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Chemical industries are vital to the global economy, employ the billions and produce more than 140,000 different products. The products include those derived from the processing of organic or inorganic raw materials to everyday life and modern products. These industries process organic or inorganic materials from the Earth with heat, air and water to make chemicals and products that drive modern economies. There are suggestions that the physical limits of minerals and metals, the two important Earth resources for the chemical industries have been reached [1,2]. The ‘building block’ or ‘bulk’ chemicals such as benzene, chlorine, toluene and propylene are used to make highly refined ‘intermediate’ chemicals that are essential inputs for the consumer products such as glass, steel and paper. Intermediate chemicals are processed and combined with one another to make “specialty” chemicals, which include agricultural chemicals such as pesticides and fertilizers. The relationships between chemical production and consumption within these industries are highly complex. The global chemical output can be more than US$ 4.12 trillion, which have greater influences on human employment, trade and economic growth [3]. More importantly, the patterns of distribution, production and use of chemical substances have consequences for environmental health. Each year, about 700 new chemicals are listed in the Toxic Substances Control Act (TSCA) inventory of US Environmental Protection Agency [4].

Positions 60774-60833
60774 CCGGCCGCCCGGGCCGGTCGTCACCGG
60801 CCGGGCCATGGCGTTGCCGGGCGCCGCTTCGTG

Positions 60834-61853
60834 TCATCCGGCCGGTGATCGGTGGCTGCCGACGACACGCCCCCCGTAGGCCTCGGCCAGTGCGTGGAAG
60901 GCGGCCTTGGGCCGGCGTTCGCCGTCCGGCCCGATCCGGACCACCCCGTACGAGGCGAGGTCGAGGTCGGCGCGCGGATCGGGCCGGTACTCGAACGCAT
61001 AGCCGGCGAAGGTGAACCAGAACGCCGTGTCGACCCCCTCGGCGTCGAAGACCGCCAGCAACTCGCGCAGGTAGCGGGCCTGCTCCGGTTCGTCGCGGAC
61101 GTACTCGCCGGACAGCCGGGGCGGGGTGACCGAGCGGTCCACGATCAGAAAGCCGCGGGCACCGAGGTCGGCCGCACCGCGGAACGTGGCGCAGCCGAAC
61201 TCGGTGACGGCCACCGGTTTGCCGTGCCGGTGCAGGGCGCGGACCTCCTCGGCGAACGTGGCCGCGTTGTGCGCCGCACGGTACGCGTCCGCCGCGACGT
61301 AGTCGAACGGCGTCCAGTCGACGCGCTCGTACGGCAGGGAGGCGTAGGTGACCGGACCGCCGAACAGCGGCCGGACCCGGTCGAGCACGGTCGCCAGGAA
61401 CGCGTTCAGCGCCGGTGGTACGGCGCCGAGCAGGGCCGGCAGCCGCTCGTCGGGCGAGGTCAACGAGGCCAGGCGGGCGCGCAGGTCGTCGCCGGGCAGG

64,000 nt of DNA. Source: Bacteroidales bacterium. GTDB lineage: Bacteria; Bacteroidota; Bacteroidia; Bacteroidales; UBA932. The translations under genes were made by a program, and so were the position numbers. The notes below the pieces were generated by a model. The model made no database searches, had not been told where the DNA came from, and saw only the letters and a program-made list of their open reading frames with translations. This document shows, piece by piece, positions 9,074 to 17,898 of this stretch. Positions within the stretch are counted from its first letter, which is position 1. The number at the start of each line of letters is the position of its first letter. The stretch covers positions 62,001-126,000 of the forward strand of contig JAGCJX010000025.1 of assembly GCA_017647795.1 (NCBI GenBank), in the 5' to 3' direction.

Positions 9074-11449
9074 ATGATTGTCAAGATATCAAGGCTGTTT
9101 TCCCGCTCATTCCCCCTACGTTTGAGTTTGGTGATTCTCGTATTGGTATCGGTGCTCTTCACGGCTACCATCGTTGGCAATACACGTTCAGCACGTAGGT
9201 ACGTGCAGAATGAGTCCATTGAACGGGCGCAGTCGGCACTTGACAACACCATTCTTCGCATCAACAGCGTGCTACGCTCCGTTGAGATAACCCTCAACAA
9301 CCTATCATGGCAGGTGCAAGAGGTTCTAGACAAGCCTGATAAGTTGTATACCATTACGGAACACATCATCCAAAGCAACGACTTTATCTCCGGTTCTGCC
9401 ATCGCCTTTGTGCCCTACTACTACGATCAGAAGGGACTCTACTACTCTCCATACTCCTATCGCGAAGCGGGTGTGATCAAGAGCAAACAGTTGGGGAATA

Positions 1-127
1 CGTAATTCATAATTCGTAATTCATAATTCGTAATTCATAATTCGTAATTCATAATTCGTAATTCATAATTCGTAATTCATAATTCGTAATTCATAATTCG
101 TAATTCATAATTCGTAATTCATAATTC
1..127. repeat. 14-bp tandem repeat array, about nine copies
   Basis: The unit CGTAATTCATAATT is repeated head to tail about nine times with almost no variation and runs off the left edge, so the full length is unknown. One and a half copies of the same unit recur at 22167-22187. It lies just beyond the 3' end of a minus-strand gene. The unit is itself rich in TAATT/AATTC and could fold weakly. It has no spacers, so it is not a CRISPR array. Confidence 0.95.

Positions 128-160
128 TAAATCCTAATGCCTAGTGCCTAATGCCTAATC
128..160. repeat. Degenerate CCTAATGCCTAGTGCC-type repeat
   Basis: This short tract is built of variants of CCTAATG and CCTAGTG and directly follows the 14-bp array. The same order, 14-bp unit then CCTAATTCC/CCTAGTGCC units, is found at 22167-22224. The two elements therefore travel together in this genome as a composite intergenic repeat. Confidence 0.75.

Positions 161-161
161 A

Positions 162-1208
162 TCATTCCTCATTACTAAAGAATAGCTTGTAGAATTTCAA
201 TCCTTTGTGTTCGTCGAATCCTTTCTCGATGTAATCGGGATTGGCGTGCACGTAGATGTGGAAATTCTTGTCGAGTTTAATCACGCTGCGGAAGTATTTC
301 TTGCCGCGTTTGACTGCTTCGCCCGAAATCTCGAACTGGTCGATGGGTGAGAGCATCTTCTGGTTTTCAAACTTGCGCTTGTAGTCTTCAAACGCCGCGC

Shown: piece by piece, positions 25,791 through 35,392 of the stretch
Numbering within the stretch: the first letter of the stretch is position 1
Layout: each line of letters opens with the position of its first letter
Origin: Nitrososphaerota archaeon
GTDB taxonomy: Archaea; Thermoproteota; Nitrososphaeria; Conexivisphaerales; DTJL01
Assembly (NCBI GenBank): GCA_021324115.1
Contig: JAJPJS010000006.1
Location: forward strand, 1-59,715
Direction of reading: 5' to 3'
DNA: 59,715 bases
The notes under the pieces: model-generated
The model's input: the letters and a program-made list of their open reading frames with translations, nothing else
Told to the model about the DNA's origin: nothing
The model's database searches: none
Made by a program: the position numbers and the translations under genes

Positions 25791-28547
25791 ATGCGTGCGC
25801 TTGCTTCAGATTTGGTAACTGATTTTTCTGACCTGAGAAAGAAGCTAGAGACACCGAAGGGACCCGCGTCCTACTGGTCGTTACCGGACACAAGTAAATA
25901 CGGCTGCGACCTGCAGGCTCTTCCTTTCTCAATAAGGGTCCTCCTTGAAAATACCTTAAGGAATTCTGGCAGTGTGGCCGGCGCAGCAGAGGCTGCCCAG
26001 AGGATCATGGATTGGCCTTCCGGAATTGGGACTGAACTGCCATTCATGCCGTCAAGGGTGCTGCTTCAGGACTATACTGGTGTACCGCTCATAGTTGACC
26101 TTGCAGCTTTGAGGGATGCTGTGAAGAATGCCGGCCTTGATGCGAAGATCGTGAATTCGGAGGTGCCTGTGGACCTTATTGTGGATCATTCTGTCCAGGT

The chemical life cycle of material resources begins with mining from the environment and ends with its disposal in numerous forms or products in the environment itself. The opportunities for both the human and environmental exposures exist at every stage of the chemical life cycle. Several of the chemical substances that are used in the manufacturing of electronics pose serious occupational and environmental health risks. Heavy metals, rare earth metals, polymers and solvents are routinely used in the electronics. More than half of the elements in the Periodic Table are now used in modern computer chips [5]. Some of these chemical substances are reported to cause birth defects in the children of workers and even terminal illness in workers [6,7]. The global electronic chemicals and materials market is huge and can reach more than US$ 51.6 billion [8]. The global unit shipments of personal computers are expected to be about 260.9 million units [9]. Asian countries account for more than 75 per cent of the chemicals used for the production of integrated circuits and printed circuit boards. The sizable proportion of the global metal production in terms of cobalt (8%), palladium (6%), gold (1.5%), silver (1.5%), platinum (0.2%) and copper (0.08%) are used at present to produce more than a billion mobile phones. The global patterns in electronics manufacturing thus suggest new developments in the use of metals and rate earth minerals. For example, gallium arsenide (GaAs) is used in the semiconductor technology for electronics and its demand may increase. Both the extraction of raw materials and the disposal of electronic waste will have significant health and environmental impacts.